By Soe Han Tha, AsAmNews Intern
By registering with a simple swab of your cheek, you could be someone’s cure for blood cancer.
We may use 01/19/2024 as the official date of your application for Medicare coverage. In order to use 01/19/2024, we must receive the signed application by 07/20/2024 or you may lose Medicare coverage.
If any of these dates fall on weekend or federal holiday, we must receive the signed application by the following business day. aims to help patients battling blood cancers or disorders (such as leukemia and lymphoma) find potential donors for blood stem cell transplants. Erica Sevilla from NMDP We may use 01/19/2024 as the official date of your application for Medicare coverage. In order to use 01/19/2024, we must receive the signed application by 07/20/2024 or you may lose Medicare coverage.
If any of these dates fall on weekend or federal holiday, we must receive the signed application by the following business day. tells AsAmNews, however, that there is less than a 50% chance for patients of South Asian or Filipino descent to find a match on the current registry.
In order to increase the odds, NMDP is teaming up with Filipino singer and actor Guji Lorenzana and the Asian American Donor Program (AADP) in a campaign to raise awareness and decrease the patient-donor disparity that exists on the current blood stem cell registry.
After Guji lost his mother to cervical cancer, raising cancer awareness and helping patients and families became his lifelong mission. Guji highlights that there is a larger-than-normal gap between the demand and supply of blood stem cells among Filipinos. In order to close this gap, Guji is using his talents–he created “Be Alright,” a song of comfort and hope for patients and families–and tapping into his global fan base of overseas Filipino workers (OFW) to raise cancer awareness. Guji hopes that with the awareness, more Filipinos will register to become a potential donor for patients like Martin Lintag.
Martin Lintag, who is currently fighting leukemia, hopes to find a donor for a stem-cell transplant in the future. Martin is of Filipino descent. He was diagnosed with leukemia a few days after his 30th birthday in July 2018. A few weeks before the diagnosis, Martin had strep throat. “After more than a week of taking antibiotics,” Martin told AsAmNews, “it didn’t go away.”
It wasn’t until Martin, who loves sports and activities, tried to play ultimate frisbee that his doctor sent him to do bloodwork. “When I thought strep went away and tried to play ultimate frisbee, I got so tired…then they sent me to do bloodwork.” Later that same day, Martin received a call from his doctor: “You have to rush to the ER right away because your white blood cells count is way above normal.”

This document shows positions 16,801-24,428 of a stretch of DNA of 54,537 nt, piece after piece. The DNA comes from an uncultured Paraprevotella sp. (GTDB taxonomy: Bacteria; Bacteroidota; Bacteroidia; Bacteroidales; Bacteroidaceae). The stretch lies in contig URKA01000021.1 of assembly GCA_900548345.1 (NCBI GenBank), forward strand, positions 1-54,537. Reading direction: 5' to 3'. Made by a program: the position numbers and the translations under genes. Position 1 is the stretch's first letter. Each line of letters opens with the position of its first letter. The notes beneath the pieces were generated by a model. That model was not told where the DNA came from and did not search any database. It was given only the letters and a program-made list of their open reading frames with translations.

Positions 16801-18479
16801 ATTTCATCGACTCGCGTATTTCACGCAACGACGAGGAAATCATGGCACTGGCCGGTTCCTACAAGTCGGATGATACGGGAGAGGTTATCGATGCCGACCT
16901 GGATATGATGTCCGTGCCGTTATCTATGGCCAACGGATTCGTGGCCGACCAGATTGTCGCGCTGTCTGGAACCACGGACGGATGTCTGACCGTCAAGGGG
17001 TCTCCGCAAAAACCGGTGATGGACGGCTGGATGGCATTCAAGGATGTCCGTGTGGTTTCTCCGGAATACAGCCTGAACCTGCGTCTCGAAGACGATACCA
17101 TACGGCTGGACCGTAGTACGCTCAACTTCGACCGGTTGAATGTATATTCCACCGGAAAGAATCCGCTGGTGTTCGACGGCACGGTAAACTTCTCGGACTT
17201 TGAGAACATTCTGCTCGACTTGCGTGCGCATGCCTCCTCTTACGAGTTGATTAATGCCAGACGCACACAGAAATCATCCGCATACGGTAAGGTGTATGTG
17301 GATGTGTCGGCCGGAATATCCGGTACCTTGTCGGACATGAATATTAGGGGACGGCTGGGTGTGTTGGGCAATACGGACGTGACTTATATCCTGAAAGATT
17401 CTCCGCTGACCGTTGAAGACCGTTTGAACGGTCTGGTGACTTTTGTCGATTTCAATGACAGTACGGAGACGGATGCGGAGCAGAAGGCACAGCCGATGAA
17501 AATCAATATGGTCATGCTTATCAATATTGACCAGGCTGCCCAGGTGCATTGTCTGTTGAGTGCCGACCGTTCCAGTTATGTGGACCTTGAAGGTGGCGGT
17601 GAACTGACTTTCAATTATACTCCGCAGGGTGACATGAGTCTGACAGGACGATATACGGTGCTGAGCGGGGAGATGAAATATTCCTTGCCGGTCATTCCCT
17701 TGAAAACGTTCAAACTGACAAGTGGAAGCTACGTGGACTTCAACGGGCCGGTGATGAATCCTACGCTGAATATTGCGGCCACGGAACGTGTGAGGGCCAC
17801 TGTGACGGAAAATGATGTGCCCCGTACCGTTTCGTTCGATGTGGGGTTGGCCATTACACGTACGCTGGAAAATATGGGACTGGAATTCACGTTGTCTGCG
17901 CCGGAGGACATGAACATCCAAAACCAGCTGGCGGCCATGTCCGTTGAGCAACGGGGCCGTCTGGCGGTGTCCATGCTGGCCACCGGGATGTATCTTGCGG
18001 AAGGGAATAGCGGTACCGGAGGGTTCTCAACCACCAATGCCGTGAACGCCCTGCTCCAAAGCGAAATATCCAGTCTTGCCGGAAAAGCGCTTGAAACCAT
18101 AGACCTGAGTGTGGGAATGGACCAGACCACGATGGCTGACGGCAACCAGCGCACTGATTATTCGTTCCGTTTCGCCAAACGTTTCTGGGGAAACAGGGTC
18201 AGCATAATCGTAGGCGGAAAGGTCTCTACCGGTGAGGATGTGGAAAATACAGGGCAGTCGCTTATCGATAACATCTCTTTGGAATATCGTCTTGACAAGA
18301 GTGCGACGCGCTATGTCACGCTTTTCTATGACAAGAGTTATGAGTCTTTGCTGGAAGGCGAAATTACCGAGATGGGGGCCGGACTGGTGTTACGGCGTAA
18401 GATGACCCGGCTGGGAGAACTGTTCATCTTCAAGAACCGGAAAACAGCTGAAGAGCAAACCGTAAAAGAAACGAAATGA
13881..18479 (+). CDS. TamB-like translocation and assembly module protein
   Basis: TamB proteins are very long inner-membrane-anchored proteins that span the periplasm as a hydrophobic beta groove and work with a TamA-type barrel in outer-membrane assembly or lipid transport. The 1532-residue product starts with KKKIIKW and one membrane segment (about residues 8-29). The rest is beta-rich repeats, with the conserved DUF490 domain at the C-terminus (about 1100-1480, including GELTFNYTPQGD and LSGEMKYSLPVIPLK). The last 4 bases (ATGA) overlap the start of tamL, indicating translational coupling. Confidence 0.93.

Since July, Martin had undergone various types of chemotherapy, believing to have reached remission with no signs of cancer in August. However, in November, a biopsy showed that the cancer has come back. Martin said “Eventually, I want to be at a stage where I can get a stem cell transplant; it’s the last step.”
According to the American Cancer Society, the transplanted stem cells allow doctors to use “much higher doses of chemo to try to kill all of the cancer cells.” The transplanted stem cells replace the body’s stem cells after the bone marrow and its stem cells have been destroyed by treatment.”
Currently, Martin lacks a suitable match for a stem cell transplant. Martin shares that his mom is “a poor match because she’s older. And the older the donor is, the less likely your body will accept it.” Still, Martin is grateful for his mother and the rest of his support network. He has moved back with his parents since his diagnosis, and his girlfriend comes by very often. Martin shares advice for those recently diagnosed: “Stay positive. Don’t be afraid to look for your support network. Swallow your pride, and accept whatever help you can get. Try to stay busy.”
The last part of staying busy, Martin admits, is extremely important to avoid depression regarding the diagnosis. As for Martin, gaming and taking walks are ways to take his mind off of leukemia.
Guji agrees with Martin, telling AsAmNews that “There needs to be support groups for both the patients and the families, because cancer doesn’t just affect the patient; it affects the whole family.” Mental stresses associated with battling cancer need to be acknowledged by the patient and the family.
Both Martin and Guji also believe in staying positive. Guji said “At the end of the day, we’ll be alright. But we all have to be there for each other no matter what.”
To register, you can sign up by visiting https://my.bethematch.org/BeAlright or by texting BEALRIGHT to 61474. Once you’ve registered, a cheek swab kit will arrive in the mail within 3-7 business days. After swabbing your cheek, you return the kit with the DNA sample. You’ll be contacted to donate only if you and a patient match after the genetic analysis.
Currently, only people in the United States can donate, but Guji is working on extending the network.
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